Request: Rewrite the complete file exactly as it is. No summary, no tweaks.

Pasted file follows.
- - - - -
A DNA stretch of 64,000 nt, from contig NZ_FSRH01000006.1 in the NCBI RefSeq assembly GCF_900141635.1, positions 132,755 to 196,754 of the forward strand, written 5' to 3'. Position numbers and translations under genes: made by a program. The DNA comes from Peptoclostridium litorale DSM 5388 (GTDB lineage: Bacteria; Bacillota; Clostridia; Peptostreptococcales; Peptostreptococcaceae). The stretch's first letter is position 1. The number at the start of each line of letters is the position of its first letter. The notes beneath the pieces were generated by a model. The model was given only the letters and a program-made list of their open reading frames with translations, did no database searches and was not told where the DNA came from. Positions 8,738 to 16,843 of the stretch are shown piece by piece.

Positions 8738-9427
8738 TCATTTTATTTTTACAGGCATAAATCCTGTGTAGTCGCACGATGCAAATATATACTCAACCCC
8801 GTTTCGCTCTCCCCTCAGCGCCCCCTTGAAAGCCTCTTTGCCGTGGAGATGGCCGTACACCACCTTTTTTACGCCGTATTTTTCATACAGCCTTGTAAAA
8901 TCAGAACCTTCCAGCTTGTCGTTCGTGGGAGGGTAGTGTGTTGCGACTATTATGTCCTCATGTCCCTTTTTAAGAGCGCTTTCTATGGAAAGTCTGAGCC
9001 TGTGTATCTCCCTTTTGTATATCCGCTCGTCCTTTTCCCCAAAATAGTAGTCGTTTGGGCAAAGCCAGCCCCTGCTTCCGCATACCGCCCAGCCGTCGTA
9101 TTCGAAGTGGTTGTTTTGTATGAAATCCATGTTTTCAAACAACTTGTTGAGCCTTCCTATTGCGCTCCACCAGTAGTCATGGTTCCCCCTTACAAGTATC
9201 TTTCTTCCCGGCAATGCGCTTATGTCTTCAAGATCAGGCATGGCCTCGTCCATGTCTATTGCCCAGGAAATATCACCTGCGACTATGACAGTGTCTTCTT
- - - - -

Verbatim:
A DNA stretch of 64,000 nt, from contig NZ_FSRH01000006.1 in the NCBI RefSeq assembly GCF_900141635.1, positions 132,755 to 196,754 of the forward strand, written 5' to 3'. Position numbers and translations under genes: made by a program. The DNA comes from Peptoclostridium litorale DSM 5388 (GTDB lineage: Bacteria; Bacillota; Clostridia; Peptostreptococcales; Peptostreptococcaceae). The stretch's first letter is position 1. The number at the start of each line of letters is the position of its first letter. The notes beneath the pieces were generated by a model. The model was given only the letters and a program-made list of their open reading frames with translations, did no database searches and was not told where the DNA came from. Positions 8,738 to 16,843 of the stretch are shown piece by piece.

Positions 8738-9427
8738 TCATTTTATTTTTACAGGCATAAATCCTGTGTAGTCGCACGATGCAAATATATACTCAACCCC
8801 GTTTCGCTCTCCCCTCAGCGCCCCCTTGAAAGCCTCTTTGCCGTGGAGATGGCCGTACACCACCTTTTTTACGCCGTATTTTTCATACAGCCTTGTAAAA
8901 TCAGAACCTTCCAGCTTGTCGTTCGTGGGAGGGTAGTGTGTTGCGACTATTATGTCCTCATGTCCCTTTTTAAGAGCGCTTTCTATGGAAAGTCTGAGCC
9001 TGTGTATCTCCCTTTTGTATATCCGCTCGTCCTTTTCCCCAAAATAGTAGTCGTTTGGGCAAAGCCAGCCCCTGCTTCCGCATACCGCCCAGCCGTCGTA
9101 TTCGAAGTGGTTGTTTTGTATGAAATCCATGTTTTCAAACAACTTGTTGAGCCTTCCTATTGCGCTCCACCAGTAGTCATGGTTCCCCCTTACAAGTATC
9201 TTTCTTCCCGGCAATGCGCTTATGTCTTCAAGATCAGGCATGGCCTCGTCCATGTCTATTGCCCAGGAAATATCACCTGCGACTATGACAGTGTCTTCTT